Departing the overnight train from St Petersburg, I thought I would be at my hotel and settled with in an hour and half. I was wrong.
My first day in Moscow could be best described in one word ‘lost’. I followed the sign to the subway train, to be told that I needed to use the metro, I found the metro and purchased my 20 trip ticket for 580 rubles (£6 ish) with a bit of asking and charades I worked out where I needed to go. Arriving at the metro stop nearest to my hotel.
I followed the map I had on my phone but got totally lost for about 1 and half hours. I eventually worked out where I went wrong. There are two parks either side of the metro station, my zoomed in jpeg map showed one and I used the wrong park as my reference point.
I finally reach the hotel that I had booked. There was nobody on reception and when the person did come and realised I wanted to book in she pointed to a sign which said 14:00 check in. I then noticed a man painting a cupboard, this turned out to be a bedroom. So I quickly connected to their wifi and re-read some reviews. Some stated that the rooms had no windows! That would not work for me. So I searched around for a hostel, booked up in Godzillas and then cancelled my booking at the cupboard hotel as I now call it.
Heading to the tube station I decided that the best thing for me to do prior to checking in to Godzillas is to pick up my tickets for the next leg of my journey from the agreed location in north Moscow.
Once at the metro station I needed a little assistance from the guards to direct me to the correct platform. At this point the metro system started to click into place in my brain. Some early pointers should the Mayor of Moscow be reading this. Have the station names on the platform walls along with the colour of the line you are travelling on like the London Underground would have helped me a lot.
Train tickets to Mongolia picked up. I now need to go 3 stops and one change of line to the metro station nearest to my ‘new’ hostel. This was navigated pretty quickly, but with no platform signs I did get a little confused and could not remember which station I was arriving at. Seeing as the trains run every couple of minutes I got off, to discover I had indeed got off a stop too early, so caught the next train and I was there at my stop.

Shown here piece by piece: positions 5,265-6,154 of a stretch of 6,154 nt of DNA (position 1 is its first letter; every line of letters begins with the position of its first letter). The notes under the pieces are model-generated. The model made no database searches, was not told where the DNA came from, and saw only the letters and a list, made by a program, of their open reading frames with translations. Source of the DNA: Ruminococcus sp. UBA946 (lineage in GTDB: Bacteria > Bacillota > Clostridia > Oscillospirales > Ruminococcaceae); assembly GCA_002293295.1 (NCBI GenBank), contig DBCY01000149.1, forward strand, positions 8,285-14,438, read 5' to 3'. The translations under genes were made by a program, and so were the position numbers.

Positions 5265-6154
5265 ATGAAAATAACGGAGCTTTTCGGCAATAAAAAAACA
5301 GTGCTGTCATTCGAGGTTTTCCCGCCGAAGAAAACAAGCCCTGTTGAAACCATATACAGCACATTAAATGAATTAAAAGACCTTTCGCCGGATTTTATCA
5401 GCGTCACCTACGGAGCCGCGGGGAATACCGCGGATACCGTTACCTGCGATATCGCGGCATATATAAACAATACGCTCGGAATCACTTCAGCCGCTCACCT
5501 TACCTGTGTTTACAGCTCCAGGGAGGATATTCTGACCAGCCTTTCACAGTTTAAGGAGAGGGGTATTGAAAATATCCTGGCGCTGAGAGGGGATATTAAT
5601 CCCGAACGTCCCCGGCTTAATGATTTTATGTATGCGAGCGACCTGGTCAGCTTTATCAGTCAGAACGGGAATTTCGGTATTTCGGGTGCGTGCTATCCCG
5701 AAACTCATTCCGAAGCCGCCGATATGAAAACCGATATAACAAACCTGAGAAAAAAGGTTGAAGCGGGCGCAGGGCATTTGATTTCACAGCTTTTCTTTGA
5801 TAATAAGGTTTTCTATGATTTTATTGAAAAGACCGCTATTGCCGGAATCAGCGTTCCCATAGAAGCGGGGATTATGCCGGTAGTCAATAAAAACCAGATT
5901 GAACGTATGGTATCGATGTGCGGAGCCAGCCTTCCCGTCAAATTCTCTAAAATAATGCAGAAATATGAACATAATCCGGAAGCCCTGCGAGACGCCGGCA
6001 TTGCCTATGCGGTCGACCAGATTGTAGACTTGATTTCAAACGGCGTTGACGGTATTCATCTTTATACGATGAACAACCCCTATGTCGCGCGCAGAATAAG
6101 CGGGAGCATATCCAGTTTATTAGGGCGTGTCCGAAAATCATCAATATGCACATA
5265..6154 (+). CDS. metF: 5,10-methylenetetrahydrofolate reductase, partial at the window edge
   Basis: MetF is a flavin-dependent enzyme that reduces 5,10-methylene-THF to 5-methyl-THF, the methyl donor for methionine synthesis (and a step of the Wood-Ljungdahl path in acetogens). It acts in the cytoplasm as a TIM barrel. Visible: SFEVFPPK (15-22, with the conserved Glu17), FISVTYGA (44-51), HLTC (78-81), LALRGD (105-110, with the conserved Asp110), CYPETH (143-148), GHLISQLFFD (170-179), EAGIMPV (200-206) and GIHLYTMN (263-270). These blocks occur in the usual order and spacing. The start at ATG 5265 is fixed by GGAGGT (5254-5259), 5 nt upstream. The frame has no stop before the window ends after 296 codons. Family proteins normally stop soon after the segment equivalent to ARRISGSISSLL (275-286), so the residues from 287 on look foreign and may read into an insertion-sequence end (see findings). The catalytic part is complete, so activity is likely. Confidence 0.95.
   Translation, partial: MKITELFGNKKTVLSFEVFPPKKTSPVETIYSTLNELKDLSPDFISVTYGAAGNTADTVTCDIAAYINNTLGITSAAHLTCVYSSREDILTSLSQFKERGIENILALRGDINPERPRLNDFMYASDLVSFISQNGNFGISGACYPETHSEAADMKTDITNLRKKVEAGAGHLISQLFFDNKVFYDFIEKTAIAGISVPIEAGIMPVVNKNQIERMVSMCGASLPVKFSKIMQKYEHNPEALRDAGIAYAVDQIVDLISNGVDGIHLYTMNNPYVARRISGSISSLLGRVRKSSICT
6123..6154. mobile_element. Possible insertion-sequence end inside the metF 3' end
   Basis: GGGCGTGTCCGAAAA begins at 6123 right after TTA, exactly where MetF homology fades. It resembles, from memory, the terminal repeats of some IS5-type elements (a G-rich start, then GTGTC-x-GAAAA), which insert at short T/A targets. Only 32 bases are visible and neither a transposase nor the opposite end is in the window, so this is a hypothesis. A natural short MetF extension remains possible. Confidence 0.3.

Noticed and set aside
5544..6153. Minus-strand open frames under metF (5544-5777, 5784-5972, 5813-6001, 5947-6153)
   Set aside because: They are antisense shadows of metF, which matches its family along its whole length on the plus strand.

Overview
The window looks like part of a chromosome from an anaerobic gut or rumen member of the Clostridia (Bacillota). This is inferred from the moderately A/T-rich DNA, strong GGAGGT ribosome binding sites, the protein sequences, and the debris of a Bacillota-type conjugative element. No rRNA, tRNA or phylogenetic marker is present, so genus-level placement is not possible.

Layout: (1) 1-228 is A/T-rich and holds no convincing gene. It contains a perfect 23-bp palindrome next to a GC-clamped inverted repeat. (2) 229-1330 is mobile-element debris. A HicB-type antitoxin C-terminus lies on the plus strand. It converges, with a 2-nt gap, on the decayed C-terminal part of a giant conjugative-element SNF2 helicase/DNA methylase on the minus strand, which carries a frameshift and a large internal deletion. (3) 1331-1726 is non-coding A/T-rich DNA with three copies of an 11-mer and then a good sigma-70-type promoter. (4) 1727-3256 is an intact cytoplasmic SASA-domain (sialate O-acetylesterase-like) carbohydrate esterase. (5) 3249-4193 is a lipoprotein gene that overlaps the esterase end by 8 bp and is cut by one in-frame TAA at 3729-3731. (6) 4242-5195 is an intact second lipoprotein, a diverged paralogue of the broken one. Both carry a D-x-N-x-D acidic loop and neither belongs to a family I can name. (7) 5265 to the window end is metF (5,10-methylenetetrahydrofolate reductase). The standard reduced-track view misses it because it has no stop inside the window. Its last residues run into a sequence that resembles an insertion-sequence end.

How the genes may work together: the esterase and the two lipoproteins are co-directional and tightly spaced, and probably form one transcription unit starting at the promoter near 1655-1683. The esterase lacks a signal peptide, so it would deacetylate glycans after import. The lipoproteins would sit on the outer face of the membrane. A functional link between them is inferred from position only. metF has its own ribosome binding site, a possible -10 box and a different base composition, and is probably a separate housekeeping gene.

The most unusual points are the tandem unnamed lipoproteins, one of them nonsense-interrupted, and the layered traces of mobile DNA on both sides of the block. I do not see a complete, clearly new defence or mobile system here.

Now the walking to the hostel, this looked simple on the map and it would have been had it not started to pour with rain. I found the correct area pretty quickly but could not zero in on its exact location, 45 minutes of wander and asking and eventually I found it. It is really nice and I feel I made the correct choice about cancelling the first hotel.
Once settled and armed with a more detailed map from the hostel I head out to explore. Twenty minutes walk I was told and it would have been had I not got distracted by something shiny, gone exploring and getting really lost again.
Once back on track I found red square and St Basils Cathedral and strolled though for a quick look, I will explore it, along with the Kremlin, more tomorrow. In relation to this story I read on the BBC website today, I’ve not seen any men holding hands, but I have seen plenty of women do so with no negative comments from anyone, that I have seen. May be holding hands between women in Russia is cultural and a sign of friendship and respect like it is in the Philippines.
Arriving back at the hostel, after a quick bite in the Russian version of Pret, there was a new guy called Thomas from France in the room, we had a little chat. It turns out he is Doctor in Media and Fine arts so we had a bit to talk about when we went for a drink in a near by park which had lots of pop up pubs in it.
After a lot of walking and exploring I am now ready for a good nights sleep.
What I learnt today:
- Focus and concentrate on the map and I won’t get lost.
Perhaps smiling at everybody is not the best thing to do in Russia. Speaking to Dr. Tom, according to his ex Russian girlfriend, smiling at another person is sign that you fancy them. I have been smiling at everybody. And in fairness I have recieved a couple smiles back ;-).
Getting lost is great way to practice mindfulness.
DOn’t expect thanks you went hold open doors, but do it anyway.
Time is most definitely relative, I find it hard to believe I have not been out of the UK a week yet. But after the day I have had the overnight train from St Petersburg seems like a month ago.